Halodoc: Staying Ahead of the Curve with Visual Perf Monitoring with WebPageTest API

WebPageTest would not be unfamiliar to you if you have ever tried exploring web performance. It’s an incredible open-source tool to measure web page performance. It is loaded with a growing list of configurable options and is available via multiple interfaces for its users including manual testing via the website, CLI, and the WebPageTest API with a NodeJS wrapper.

Halodoc is a health-tech startup that simplifies healthcare access by connecting millions of patients with licensed doctors, insurance providers, labs, and pharmacies all on one platform.

In this article, I will be mainly talking about how we at Halodoc have been using the WebPageTest API to build great user experiences that is powered by our culture of measuring and monitoring web performance.

Over the past four years, our monthly active users (MAU) have grown by around 100x. Performance quickly became very important for our user experience and competitiveness on the web.

We could go ahead and fix all the immediately identifiable performance-related issues, but that wouldn’t be enough on its own. With the next deployment, performance may deteriorate & we wouldn’t know unless we manually run the performance analysis again.

anchorAutomating & monitoring performance with Grafana and InfluxDB

In order to keep a constant eye on the Core Web Vitals & a few other important performance metrics, we built a web performance monitoring system using the WebPageTest API wrapper for NodeJS, Grafana & InfluxDB. With a quick and easy setup, we’re able to run performance tests for around 45 pages on a daily basis and monitor their results via the Grafana dashboard.

WebPageTest, Grafana, and InfluxDB Flow Chart

Things have only improved since our first iteration with the WebPageTest API wrapper for NodeJS. For more details on how we did it, please check out this article.

Last year, WebPageTest by Catchpoint officially announced the availability of the enhanced, professionally supported WebPageTest API. They have dedicated staff and resources to ensure the platform is always up-to-date with the latest browser versions and metrics the WebPerf community needs. So if you are thinking of using it, be assured, it’s well supported.

anchorAutomated vs manual testing

Depending on the requirements, one may opt for manual testing, or automate the process via API.

We needed to perform location-based testing for multiple pages at regular intervals, which would not be an easy thing to do with manual testing, as it would involve lots of time and resources on a regular basis.

So, we went ahead and automated the whole process using:

  • WebPageTest node API for triggering tests and fetching JSON-formatted results. The APIs are pretty straightforward to consume.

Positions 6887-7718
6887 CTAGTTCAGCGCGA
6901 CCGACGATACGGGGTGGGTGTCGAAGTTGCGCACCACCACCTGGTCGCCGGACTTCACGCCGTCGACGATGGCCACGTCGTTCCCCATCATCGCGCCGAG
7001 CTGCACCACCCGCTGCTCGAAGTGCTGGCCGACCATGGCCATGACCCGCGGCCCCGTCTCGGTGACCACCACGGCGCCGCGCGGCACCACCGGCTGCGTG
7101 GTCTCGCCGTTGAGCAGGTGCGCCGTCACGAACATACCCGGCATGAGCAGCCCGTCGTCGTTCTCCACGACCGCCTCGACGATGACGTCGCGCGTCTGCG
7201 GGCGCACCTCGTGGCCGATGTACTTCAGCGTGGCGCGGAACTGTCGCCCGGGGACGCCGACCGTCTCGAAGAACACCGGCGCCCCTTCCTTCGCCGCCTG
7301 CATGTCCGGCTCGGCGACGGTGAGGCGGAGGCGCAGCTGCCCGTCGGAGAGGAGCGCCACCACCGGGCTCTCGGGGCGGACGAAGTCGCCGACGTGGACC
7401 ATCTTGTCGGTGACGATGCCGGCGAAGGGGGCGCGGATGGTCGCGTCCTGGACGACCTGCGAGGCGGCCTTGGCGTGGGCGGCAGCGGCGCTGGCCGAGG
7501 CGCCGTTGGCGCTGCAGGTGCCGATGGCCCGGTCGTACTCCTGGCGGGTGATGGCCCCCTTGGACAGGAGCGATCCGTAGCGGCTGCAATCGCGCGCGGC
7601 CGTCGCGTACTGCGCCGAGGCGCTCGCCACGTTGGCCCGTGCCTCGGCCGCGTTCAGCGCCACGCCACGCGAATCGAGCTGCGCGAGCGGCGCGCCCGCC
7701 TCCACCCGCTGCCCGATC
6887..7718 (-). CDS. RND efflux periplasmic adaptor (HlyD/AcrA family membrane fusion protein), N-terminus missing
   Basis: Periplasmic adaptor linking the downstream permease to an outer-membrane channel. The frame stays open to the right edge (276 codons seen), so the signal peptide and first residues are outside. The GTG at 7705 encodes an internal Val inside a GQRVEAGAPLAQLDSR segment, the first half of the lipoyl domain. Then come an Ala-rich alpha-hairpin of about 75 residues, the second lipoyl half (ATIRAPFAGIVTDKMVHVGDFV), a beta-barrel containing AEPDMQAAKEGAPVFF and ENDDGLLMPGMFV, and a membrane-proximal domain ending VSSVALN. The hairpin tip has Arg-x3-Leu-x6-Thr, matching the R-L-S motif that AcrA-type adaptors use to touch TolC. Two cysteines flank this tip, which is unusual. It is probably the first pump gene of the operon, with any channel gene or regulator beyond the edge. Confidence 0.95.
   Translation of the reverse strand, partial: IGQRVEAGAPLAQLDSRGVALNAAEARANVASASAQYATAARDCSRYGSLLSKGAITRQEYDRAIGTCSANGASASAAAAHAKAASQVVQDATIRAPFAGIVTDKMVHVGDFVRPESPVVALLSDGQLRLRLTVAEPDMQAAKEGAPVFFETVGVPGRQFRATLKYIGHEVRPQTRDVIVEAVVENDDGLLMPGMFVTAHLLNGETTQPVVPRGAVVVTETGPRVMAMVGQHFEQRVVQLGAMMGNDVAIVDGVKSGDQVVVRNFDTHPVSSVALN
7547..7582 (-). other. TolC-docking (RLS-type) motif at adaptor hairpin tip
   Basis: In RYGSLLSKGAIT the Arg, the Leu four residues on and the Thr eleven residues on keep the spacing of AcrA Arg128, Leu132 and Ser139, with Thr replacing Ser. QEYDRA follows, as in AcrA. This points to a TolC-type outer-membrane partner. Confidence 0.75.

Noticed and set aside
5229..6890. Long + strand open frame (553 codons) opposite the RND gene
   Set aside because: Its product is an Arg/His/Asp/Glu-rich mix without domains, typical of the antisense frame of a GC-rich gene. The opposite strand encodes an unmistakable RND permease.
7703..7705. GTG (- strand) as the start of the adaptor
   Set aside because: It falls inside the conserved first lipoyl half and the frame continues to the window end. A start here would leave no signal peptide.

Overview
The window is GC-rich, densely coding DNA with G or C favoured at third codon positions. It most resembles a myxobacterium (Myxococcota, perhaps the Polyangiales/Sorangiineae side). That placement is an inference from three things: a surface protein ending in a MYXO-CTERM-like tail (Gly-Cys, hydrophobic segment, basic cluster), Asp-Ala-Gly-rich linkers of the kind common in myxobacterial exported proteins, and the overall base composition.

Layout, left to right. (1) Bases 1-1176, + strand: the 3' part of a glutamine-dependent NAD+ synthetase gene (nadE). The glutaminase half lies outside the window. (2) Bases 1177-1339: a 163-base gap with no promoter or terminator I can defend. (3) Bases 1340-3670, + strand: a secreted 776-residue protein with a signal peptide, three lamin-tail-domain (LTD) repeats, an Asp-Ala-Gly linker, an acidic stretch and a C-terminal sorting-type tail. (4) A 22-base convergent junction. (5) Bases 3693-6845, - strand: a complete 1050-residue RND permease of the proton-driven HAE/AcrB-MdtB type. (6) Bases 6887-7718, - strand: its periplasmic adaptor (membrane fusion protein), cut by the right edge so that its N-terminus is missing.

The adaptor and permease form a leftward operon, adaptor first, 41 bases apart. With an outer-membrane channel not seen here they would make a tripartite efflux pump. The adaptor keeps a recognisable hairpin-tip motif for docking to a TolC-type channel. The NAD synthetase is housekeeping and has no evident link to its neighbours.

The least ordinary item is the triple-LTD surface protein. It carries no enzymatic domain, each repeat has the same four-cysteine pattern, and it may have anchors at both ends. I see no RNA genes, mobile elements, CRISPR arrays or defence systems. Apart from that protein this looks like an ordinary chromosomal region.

• InfluxDB for storing the test results
  • Grafana for visualizing the performance metrics data by creating dashboards
  • Jenkins for triggering the API at regular intervals
Grafana display of Halodoc's key metrics, fetched via WebPageTest API

Above: Grafana display of Halodoc's key metrics, fetched via WebPageTest API

Some of the key benefits of automated testing:

  • One time effort is needed to write the script & set up the system. Thereafter, no human intervention is needed to run the tests or to update the dashboard
  • More tests can be done in a lesser amount of time
  • Easy to visualize key metrics on the dashboard
  • Easily scale to test and monitor any number of pages

Why does it matter?

Good performance is an asset. Bad performance is a liability.

We all know what it feels like to wait for a web page to load. The traffic for a website can come from all around the globe, from different types of devices and visitors with different network speeds. So, it becomes important for an organization to understand how its website is performing for these different scenarios. For a user, it may just be an annoyingly slow website and they may go to a competitor who offers a similar product/service, but for an organization it’s a loss of revenue.

This is where WebPageTest can come in very handy. With the WebPageTest API, we can automate the performance tests for different types of real devices with different network speeds and different locations.

What’s next…?

Web performance is important not only from a user experience point of view, but it also plays a significant role in SEO and contributes to organic traffic. In the past few years with our continuous monitoring, we have been easily able to catch performance degradation at the earliest.

We are always looking out for something more which can help us in serving our customers in a better way. Currently, we are also looking into enabling alert notifications via Grafana and also parallelly exploring WebPageTest’s Slack integration. Eagerly waiting to see what’s next in the WebPageTest pipeline as a tool.

Bivesh is a Web Engineer at Halodoc, a health-tech startup that is working towards simplifying access to healthcare by connecting millions of patients with licensed doctors, insurance, labs, and pharmacies in one platform. He holds a Bachelor of Technology degree in Electronics Engineering from IIT (BHU), Varanasi. Loves to diagnose problems and is passionate about exploring & learning new things.

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